1. Melt butter in a large saucepan and saute the onion, garlic and rice.

2. When the rice starts to become soft, deglaze the pan with the wine, then add chicken stock.

3. In a separate pan, add the water, chicken base and saffron threads.

4. Once the rice has consumed almost all of the liquid, add the water and saffron mixture and stir continuously. Season risotto with sugar, salt, pepper and tomato paste and continue to stir until all liquid is absorbed and the mixture is sticky.

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BIRD CAFÉ

The bite: Beef Bone Marrow

The bubbles: 1999 Nicolas Feuillatte, Brut Champagne

We’re seeing bone marrow on more menus lately, and Bird Café wine director Brian Herman explains why it pairs so well with sparkling wine.

“It’s incredibly rich. It’s mouth-coating. People tend to describe this dish as the most luxurious butter you could have,” he says. “When you have a dish like that, you need something that brings fresh and bright flavors to the table. The richness of the marrow coats your tongue, and the acidity of the bubbly helps reset the palate so that the next bite is just as outrageous as the first.”

We break out the bubbly for special occasions without batting an eye, but area wine experts suggest sparkling wine not be reserved for celebrations.

Drink fizz with food, they say, because sparklers like champagne, prosecco, cava and moscato are the most versatile wines to pair with cuisine, thanks to their minerality and palate-cleansing properties. They can cut through rich and fatty dishes, hold up to ingredients with high acidity and add excitement to a meal in the form of tongue-tickling bubbles.

“You can have it with dessert, seafood or a steak,” says Cef Zambrano, sommelier and owner of Zambrano Wine Cellar. “When I ask customers if they’d like to start with champagne, so many people say, ‘Well, I’m not celebrating.’ They think bubbles are only a celebratory wine.”

Brian Herman, wine director at Bird Café, says there’s a great bubbly available at every price point now.

“It’s certainly great for special occasions. But it’s also great to start a meal and end a meal,” he says. “It doesn’t have to be wrapped up in all this mystery.”

A 17th-century Benedictine monk named Dom Pérignon famously exclaimed he was “drinking the stars” upon his accidental discovery of champagne. Savvy sippers know true champagne only comes from the Champagne region of France, and although its production adheres to a strict, centuries-old process that many connoisseurs insist leads to a higher-quality product, other sparkling wines are becoming increasingly popular.

“There are some California sparkling wines that have similar notes to champagne,” says Eric O’Connor, executive chef and general manager at Winslow’s Wine Cafe. “But prosecco is a big mover for us. I think it’s due to the sweet flavor and drinkability.”

In Grapevine at Winewood Grill, wine director Cody Peters says he has also seen a rise in the popularity of the Italian sparkler.

“Prosecco is slightly sweeter than champagne and even the California sparkling wines,” Peters says. “People prefer a little sweetness but also want the bubbly to be dry, clean and refreshing.”

For traditionalists who won’t stray from true champagne, Herman says grower champagnes — those from wineries that grow their own grapes rather than outsource them — are “definitely where it’s at.”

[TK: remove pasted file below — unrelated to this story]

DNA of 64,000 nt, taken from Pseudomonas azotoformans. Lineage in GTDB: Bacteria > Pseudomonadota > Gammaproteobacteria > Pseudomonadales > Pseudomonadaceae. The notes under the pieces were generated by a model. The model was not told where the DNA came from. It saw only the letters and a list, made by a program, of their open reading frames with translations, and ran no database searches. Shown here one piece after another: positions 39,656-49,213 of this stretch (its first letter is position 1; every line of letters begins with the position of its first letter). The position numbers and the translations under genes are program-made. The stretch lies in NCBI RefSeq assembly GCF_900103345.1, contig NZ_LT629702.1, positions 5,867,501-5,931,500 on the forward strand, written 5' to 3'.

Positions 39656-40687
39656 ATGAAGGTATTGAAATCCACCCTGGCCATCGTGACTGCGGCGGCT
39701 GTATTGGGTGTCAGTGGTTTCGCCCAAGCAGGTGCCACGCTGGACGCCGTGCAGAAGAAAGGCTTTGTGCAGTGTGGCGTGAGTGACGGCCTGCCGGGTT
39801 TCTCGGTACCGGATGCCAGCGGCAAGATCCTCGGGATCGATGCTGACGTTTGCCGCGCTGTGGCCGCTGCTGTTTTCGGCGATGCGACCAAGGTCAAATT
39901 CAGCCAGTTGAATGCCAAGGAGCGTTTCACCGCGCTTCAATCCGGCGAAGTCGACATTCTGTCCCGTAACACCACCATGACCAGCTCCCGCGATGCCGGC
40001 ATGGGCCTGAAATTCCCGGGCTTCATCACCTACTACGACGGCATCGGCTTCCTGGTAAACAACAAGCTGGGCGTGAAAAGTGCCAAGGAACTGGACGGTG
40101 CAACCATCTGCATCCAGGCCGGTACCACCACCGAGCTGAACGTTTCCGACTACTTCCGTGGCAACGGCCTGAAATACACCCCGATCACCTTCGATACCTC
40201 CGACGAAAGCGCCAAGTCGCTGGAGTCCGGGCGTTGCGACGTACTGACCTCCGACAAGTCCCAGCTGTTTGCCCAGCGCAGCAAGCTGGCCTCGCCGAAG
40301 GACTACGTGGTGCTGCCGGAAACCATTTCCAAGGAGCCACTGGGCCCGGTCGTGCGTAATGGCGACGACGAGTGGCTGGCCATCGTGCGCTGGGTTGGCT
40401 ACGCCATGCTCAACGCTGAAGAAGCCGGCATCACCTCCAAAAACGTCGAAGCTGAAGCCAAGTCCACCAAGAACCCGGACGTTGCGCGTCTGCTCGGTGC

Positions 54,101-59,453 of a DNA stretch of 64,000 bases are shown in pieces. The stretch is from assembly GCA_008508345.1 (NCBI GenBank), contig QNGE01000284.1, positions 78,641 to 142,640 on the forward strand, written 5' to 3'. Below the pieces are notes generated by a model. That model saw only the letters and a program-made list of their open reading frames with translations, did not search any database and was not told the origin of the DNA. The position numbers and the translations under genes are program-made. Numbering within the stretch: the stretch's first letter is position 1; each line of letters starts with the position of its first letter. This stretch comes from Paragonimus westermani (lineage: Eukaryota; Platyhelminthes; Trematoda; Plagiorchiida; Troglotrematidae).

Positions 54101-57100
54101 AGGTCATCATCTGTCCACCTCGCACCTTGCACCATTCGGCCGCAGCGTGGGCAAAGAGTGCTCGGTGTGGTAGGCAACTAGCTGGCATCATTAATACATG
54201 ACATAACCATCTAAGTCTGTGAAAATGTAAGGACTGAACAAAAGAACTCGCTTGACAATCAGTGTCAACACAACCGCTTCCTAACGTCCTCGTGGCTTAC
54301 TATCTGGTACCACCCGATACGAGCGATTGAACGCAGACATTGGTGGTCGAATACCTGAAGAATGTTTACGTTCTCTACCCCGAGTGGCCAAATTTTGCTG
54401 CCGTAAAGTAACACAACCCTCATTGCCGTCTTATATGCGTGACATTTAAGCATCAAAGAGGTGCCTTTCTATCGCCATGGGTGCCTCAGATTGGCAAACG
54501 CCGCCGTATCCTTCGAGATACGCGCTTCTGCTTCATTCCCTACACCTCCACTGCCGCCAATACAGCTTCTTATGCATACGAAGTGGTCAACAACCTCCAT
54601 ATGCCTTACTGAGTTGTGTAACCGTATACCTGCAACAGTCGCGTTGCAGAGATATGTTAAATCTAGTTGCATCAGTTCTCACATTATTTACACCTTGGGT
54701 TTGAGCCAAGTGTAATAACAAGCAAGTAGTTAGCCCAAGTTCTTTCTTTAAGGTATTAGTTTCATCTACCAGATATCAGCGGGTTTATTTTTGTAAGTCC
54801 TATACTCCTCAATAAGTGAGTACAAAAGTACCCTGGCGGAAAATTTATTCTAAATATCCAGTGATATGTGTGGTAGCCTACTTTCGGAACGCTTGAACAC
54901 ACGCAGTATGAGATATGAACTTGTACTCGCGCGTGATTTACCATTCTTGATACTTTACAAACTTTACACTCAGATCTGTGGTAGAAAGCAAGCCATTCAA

“What’s old is new again,” he says. “You have legacy houses like Veuve Clicquot and Nicolas Feuillatte that are buying grapes from everybody, and that’s pretty much the norm. But for grower champagnes, it’s less about consistent year-to-year house style and more about the year-to-year changes.”

Whether you adore asti spumante or go gaga for Spanish cava, their festive effervescence provides balance for many dishes. We asked four food and wine pros to share recipes for their favorite pairings of bites and bubbles.

ZAMBRANO WINE CELLAR

The bite: Prosciutto-Wrapped Scallops with Tamari Sauce

The bubbles: Lucian Albrecht Brut Rosé

Many restaurants give a complimentary dessert for customer birthdays. Cef Zambrano gives a glass of port or bubbly, and most folks choose the latter.

“Champagne is the most versatile of all wines,” Zambrano says. “I usually pick a white or a red, but when I get champagne, I always tell myself, ‘Gosh, this is my favorite.’ In fact, it very well may be my favorite wine.”

That’s saying a lot, as Zambrano is constantly tasting wines and pairing dishes at his namesake restaurant, now in its seventh year. He says his recommended French sparkling wine matches well with his meaty and savory prosciutto-wrapped scallops topped with tamari sauce, a thicker, darker, less-salty version of soy sauce.

WINSLOW’S WINE CAFE

The bite: Crab Cakes with Grape Tomato Salad and Chardonnay Beurre Blanc

The bubbles: Billecart-Salmon Brut Reserve Champagne

Winslow’s executive chef Eric O’Connor says sweet notes from jumbo lump crab meat, along with spicy seasonings, balance well with crisp, dry champagne.

“You get a nice contrast,” he says. “Crab cakes are a menu item people at the restaurant really enjoy with sparkling wine.”

Ask for O’Connor’s recommended pairing, Billecart-Salmon Brut Reserve, because it’s not on the restaurant’s wine menu. O’Connor says for its price point and consistency, the bottle is a bargain.

WINEWOOD GRILL

The bite: Jalapeño & Onion Crusted Chilean Sea Bass over Saffron Risotto

The bubbles: Cantine Maschio Prosecco

Cody Peters, Winewood Grill wine director, says his recommended Italian prosecco is one of his bestselling wines. Its sweetness helps settle the spice found in the Grapevine restaurant’s jalapeño and onion-crusted sea bass.

“Recent trends have more people choosing prosecco over French champagne or California sparkling wine,” he says. “Prosecco is typically slightly sweeter than champagne and that seems to be the draw for my guests.”